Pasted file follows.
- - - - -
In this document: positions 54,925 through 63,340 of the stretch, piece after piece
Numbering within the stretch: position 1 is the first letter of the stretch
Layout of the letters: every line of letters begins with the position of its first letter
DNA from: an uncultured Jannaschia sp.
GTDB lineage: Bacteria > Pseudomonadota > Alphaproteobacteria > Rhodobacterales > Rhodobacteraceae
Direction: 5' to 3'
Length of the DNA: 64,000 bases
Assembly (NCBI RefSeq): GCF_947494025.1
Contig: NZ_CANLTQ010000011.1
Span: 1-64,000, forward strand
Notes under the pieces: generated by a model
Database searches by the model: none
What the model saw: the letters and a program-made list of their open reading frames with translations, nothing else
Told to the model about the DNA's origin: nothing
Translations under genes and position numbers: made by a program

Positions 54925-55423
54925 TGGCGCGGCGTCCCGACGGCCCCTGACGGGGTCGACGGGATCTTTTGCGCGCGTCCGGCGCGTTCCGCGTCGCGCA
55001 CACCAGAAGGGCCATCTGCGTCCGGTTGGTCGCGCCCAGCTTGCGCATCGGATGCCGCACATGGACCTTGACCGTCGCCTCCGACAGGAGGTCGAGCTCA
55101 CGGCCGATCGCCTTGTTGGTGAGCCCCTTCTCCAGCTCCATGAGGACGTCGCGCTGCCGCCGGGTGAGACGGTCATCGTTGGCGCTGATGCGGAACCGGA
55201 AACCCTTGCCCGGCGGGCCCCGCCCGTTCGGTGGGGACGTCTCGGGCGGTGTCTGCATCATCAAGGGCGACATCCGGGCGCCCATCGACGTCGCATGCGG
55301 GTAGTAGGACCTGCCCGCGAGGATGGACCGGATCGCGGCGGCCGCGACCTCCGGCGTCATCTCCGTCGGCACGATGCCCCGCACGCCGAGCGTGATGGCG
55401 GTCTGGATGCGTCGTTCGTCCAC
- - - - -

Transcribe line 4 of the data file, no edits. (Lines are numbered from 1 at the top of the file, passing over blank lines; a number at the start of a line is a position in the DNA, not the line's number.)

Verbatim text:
DNA from: an uncultured Jannaschia sp.